All in all fantastic. A book lover’s dream – if you are a collector you need this for your shelf.

Highly Recommended.

Find out about The Murder Squad authors here:

Purchase Information:

David Wilson Photography can be found here:

And you can follow on Twitter here:



Please Don’t Leave Me Here by Tania Chandler. Author Interview. Blog Tour


Publication Date: 24th September from Scribe.

Today I am pleased to welcome Tania Chandler to the blog answering a few questions about her terrific novel “Please Don’t Leave Me Here” as part of the official blog tour. My review will also follow. Thanks Tania!

Can you tell us a little about the inspiration behind the story?

It’s hard to pinpoint where the story idea came from. I kept journals when I was young and, for some reason, one day I was looking back through them and I came across an entry from the day Kurt Cobain was found dead. I was surprised by how different my memory of that time was compared to what I had written on the actual day in my journal. It made me think about the memories we hold and how they become skewed over time.

Initially, I was interested in exploring the way people change — or whether they ever really do — over time, with age, circumstances, relationships. What remains constant and what shifts?

Brigitte really does not have a happy time of it – how do you get into the mindset of a character with her deep seated issues?

Brigitte is a character full of contradictions — she’s deeply flawed, awkward and vulnerable, but also gritty and capable. She tries to do what she thinks is right, but invariably makes bad decisions. I think she’s very human.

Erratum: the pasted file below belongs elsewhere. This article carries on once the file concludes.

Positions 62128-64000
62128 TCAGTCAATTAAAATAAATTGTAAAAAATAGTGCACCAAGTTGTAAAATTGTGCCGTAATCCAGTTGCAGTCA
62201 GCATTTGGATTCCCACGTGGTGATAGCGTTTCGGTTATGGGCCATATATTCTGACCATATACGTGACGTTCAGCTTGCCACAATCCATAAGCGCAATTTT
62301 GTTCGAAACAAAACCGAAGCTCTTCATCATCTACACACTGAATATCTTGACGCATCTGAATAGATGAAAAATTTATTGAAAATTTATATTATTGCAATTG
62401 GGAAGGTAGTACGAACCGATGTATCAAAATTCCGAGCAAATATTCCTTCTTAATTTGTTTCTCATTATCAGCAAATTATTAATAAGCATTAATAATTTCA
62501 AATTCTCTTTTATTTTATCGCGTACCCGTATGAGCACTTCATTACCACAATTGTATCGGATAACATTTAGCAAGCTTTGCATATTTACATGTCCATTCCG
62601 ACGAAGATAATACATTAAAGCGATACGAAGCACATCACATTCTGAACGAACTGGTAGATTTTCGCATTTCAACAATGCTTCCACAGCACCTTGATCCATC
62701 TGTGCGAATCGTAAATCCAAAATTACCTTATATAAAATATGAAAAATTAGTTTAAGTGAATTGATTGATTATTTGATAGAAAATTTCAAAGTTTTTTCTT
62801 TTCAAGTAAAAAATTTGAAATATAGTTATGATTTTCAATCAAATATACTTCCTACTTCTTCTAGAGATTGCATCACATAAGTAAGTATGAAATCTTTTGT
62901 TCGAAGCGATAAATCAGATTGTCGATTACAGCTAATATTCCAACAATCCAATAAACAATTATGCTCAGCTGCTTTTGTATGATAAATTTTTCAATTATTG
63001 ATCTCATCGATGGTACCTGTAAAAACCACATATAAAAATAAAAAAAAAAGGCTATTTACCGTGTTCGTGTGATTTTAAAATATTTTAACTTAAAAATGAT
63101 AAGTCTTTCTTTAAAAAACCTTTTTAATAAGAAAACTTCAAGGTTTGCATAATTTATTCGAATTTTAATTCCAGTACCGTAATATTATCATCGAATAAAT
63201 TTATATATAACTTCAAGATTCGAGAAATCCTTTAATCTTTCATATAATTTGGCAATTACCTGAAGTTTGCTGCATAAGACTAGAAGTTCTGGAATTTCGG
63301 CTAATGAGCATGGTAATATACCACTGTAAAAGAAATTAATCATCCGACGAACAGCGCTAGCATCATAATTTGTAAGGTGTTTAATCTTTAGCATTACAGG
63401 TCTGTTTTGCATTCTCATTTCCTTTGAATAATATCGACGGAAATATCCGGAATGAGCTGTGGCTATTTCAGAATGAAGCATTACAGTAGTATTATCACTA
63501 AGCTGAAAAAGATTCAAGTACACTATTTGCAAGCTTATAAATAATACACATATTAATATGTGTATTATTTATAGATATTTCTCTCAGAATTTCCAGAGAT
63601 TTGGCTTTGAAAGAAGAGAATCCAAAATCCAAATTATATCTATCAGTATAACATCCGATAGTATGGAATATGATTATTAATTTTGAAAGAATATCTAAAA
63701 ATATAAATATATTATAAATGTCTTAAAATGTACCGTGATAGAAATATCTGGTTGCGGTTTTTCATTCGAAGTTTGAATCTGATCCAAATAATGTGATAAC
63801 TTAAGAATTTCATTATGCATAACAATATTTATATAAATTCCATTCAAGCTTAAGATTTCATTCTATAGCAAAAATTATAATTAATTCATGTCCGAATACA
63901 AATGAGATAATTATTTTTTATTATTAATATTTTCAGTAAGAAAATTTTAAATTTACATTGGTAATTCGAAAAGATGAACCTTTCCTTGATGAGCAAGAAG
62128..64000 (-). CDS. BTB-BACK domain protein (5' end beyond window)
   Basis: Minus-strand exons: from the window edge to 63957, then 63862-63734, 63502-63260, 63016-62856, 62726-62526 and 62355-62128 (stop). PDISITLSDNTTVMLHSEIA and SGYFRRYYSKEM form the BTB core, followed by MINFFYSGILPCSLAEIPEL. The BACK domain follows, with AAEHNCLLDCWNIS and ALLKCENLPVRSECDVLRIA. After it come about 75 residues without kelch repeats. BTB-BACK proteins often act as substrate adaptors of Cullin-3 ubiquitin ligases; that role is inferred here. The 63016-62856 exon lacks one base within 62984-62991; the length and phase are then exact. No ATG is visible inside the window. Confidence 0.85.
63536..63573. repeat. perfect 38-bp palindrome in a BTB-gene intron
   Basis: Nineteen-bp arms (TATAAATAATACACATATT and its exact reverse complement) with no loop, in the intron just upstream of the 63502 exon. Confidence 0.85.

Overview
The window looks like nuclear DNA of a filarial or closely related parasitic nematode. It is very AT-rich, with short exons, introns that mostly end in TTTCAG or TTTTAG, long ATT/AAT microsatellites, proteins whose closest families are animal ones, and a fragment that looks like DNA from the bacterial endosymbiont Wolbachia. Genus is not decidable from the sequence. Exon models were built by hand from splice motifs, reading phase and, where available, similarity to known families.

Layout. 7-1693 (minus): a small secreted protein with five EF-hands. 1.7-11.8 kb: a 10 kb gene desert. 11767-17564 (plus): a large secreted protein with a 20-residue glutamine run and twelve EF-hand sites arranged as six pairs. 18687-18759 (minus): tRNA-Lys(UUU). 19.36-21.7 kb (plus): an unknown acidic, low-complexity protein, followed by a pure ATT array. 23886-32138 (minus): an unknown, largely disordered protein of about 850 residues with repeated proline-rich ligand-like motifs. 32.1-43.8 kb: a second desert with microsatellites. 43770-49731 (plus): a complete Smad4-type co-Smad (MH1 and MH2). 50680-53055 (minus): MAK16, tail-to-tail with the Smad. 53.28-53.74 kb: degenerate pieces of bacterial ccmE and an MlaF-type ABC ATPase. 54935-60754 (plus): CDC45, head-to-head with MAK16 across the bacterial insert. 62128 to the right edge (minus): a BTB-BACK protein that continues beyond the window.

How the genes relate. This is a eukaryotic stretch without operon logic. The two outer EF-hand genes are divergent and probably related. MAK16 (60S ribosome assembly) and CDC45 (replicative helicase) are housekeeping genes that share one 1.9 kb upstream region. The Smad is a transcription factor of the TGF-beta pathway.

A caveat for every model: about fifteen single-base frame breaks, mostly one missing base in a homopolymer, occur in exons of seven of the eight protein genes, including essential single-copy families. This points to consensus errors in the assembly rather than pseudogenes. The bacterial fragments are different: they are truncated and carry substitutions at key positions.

I studied drama when I was young and I think writing is a bit like acting when it comes to getting into a character’s head. You have to put yourself into their shoes somehow, imagine how they would feel. We’ve all made wrong choices. And we’ve all experienced love, pain and fear to some degree. As a writer, you can take these feelings and manipulate or amplify them.

My writing buddy, Graeme Simsion, says characters are a third the author, a third somebody the author knows, and a third made up. I can relate to Brigitte’s awkwardness as a young woman, and to her later difficulties that come with being a mother. I’ve known people like Brigitte: somebody that others seem drawn too, and want to love and protect. But she is also one of those people who – through deep emotional need, or lack of love as a child – never believe they are good enough and settle for less than they deserve. The rest is invention.

The relationship between Brigitte and her brother is a fascinating one – they seem to feed off each other sometimes in a negative way – it has always fascinated me how writers develop the character interactions. Is it all planned, as in you know how you want them to come across?

The character of Ryan, and the relationship he has with Brigitte, was one of the easiest parts of the novel to write. I pulled out my hair planning some character interactions, but when I put Brigitte and Ryan together in a scene, the writing seemed to flow and I always knew what they would do without having to think too much about it. They were reckless enough on their own, but together: disaster. However, they were always there for one another when the chips were down. Their troubled childhood would account for much of their behaviour, and their closeness. They were fun to write, even though at times I felt like shaking them!